Michelle Obama Advocates for Education in We Will Rise


First lady Michelle Obama’s latest project, We Will Rise, highlights the importance of educating girls around the globe. (Courtesy of Flickr)

By Erin Cabrey 

Amid the chaos of the 2016 presidential election, it is hard to think about anything that is not the latest Donald Trump scandal. During this crazed election cycle we have lost sight of the positive changes brought by our democratic systems. At the top of this list is the first lady, Michelle Obama. In CNN Film’s latest release, We Will Rise: Michelle Obama’s Mission to Educate Girls Around the World, the first lady focuses on a crucial global issue, one not split by party lines: the importance of education.

Let Girls Learn
In We Will Rise, Obama teams up with Meryl Streep, Freida Pinto and CNN journalist Isha Sesay to travel to Liberia and Morocco to meet with many girls who share their personal stories of their struggles to obtain an education. One story highlights Raphina, a 20-year-old whose single mother is unable to care for her children herself. As a result, she sent Raphina and her little brothers to live with her aunt and uncle instead of marrying Raphina off for a dowry or binding her to do housework at home. Here, Raphina earned her keep by doing most of the housework, but she was dedicated to her studies as well.

Obama sits down with many girls at a Liberian school during the film’s second half to discuss the struggles that they face while fighting for an education. Raphina speaks about many girls who lost family members to the Ebola crisis, telling the first lady that “they don’t really have people to encourage them and tell them they are valued in society. Some really want to go to school, but they don’t have educational support.” These challenges contribute to the depressing fact that 63 million girls around the world do not have access education, an issue that Michelle Obama is combating.

The Woman Before Washington
Obama’s life is one difficult to condense into a single column. Simply put, she is a role model. Obama is a proponent for women’s education, the creator of the “Let’s Move!” campaign to help combat childhood obesity and, among other things, a fashion icon.
Before she was first lady, she was Michelle Robinson, growing up in the south side of Chicago. Obama has always been hard-working and high-achieving, so much so that she skipped the second grade. She went to a magnet high school, where she commuted three hours every day and graduated as the salutatorian. She majored in sociology and minored in African American studies at Princeton University, graduating in 1983.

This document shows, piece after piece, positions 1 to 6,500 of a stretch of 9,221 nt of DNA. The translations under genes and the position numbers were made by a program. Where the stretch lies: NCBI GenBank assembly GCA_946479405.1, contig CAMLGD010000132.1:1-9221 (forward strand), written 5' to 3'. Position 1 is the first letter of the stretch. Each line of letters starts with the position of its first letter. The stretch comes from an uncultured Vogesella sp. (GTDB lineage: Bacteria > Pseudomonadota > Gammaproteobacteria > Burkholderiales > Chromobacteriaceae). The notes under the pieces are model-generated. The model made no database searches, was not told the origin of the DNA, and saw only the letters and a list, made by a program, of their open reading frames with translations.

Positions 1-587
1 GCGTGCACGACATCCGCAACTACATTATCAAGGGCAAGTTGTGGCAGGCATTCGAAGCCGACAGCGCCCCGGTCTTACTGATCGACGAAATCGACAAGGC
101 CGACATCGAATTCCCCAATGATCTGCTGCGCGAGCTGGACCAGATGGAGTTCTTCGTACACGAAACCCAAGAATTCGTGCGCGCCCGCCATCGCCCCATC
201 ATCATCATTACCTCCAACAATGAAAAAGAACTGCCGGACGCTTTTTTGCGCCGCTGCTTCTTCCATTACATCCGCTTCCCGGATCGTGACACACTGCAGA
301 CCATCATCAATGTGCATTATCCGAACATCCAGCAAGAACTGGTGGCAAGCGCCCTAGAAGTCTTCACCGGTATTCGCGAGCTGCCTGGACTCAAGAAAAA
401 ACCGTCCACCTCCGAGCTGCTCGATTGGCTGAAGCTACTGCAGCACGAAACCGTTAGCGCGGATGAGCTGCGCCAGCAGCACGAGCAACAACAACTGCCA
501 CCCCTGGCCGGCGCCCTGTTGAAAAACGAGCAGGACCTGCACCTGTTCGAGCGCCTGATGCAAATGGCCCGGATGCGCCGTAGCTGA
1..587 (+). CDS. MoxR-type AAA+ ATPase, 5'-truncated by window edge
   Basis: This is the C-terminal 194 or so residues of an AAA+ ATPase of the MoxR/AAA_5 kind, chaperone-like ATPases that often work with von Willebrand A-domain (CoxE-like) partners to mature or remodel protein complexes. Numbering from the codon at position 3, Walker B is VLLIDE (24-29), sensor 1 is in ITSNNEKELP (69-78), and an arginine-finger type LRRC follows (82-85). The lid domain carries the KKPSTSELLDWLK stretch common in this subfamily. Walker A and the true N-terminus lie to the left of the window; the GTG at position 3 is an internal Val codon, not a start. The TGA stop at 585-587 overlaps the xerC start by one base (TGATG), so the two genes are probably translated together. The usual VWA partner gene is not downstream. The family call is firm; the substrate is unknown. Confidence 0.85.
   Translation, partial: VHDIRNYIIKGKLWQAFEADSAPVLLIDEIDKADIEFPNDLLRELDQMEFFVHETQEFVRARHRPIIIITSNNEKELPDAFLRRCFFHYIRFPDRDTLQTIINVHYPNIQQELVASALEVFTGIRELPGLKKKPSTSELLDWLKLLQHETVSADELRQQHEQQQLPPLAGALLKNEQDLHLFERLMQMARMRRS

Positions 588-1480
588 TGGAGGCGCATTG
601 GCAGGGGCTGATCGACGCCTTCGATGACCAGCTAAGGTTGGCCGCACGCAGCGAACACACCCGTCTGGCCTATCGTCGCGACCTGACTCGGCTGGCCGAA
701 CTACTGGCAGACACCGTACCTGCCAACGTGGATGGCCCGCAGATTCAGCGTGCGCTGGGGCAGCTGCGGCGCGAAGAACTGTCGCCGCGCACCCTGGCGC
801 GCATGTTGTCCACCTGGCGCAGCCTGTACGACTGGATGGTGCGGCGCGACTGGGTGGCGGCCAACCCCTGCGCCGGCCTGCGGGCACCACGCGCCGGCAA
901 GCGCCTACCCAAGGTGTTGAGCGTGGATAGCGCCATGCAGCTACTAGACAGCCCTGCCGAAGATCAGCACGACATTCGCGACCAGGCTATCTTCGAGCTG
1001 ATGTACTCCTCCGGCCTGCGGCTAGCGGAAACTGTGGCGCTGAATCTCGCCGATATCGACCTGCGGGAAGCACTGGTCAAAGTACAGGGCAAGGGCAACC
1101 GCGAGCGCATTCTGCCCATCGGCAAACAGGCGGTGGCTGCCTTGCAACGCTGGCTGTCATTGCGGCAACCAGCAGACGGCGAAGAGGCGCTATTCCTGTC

Obama then attended Harvard Law School, where she was deeply involved in diversifying the curriculum. Charles Ogletree, Obama’s Harvard professor, said in a March 2015 article published in Politico, “Always, everything she wrote, the things that she was involved in, the things that she thought about, were in effect reflections on race and gender. And how she had to keep the doors open for women and men going forward.”
After graduation, Obama worked for the Chicago law firm Sidley and Austin as an associate, where she met Barack Obama, a summer associate whom she was assigned to mentor. The rest is history, as both Obamas’ dedication to public service led them to a historical eight-year stay at the White House.

A Lasting Impact
As our nation prepares for a new president to be elected in a few weeks time, I must prepare for Michelle Obama to step down as first lady. This realization makes me incredibly sad. Over her eight years at the White House, she has become someone whom I revere and someone who I am proud to have represent our nation.

We Will Rise is one example, among countless others, that shows how Michelle Obama has cared for women as first lady. I will never forget the time when I was lucky enough to hear her speak at the 2015 Global Citizen Festival. She discussed the 62 Million Girls initiative that would help girls around the world attend school. She was introduced to the crowd by Beyonce, and if there’s anyone that can follow a performance by Queen B herself, it is Michelle Obama. In her speech that night, Obama expressed her belief in the “boundless promise of girls worldwide.” The crowd of young people clearly supported Obama’s efforts, with a few stray “I love you Michelle”’s breaking through the loud cheering.

Whether or not you have agreed with her husband’s policy over the past eight years should not cloud how you view the words and actions of Obama herself. She advocated for equal pay in the early days of President Obama’s first term. As her husband’s second term comes to a close, she is fighting to secure education for girls around the world and make woman in the United States and across the globe alike feel heard and valued.
Obama told the young women assembled to discuss the challenges of education in We Will Rise, “You don’t have to be somebody different to be important. You’re important in your own right.” Obama has been more to young women than just their first lady. She has been our advocate, our cheerleader, our friend and our voice. Though I am deeply saddened to see her go come Jan. 20, I know that Obama’s dedication and influence will continue far beyond her days in the White House.

First lady Michelle Obama’s latest project, We Will Rise, highlights the importance of educating girls around the globe. (Courtesy of Flickr)
First lady Michelle Obama’s latest project, We Will Rise, highlights the importance of educating girls around the globe. (Courtesy of Flickr)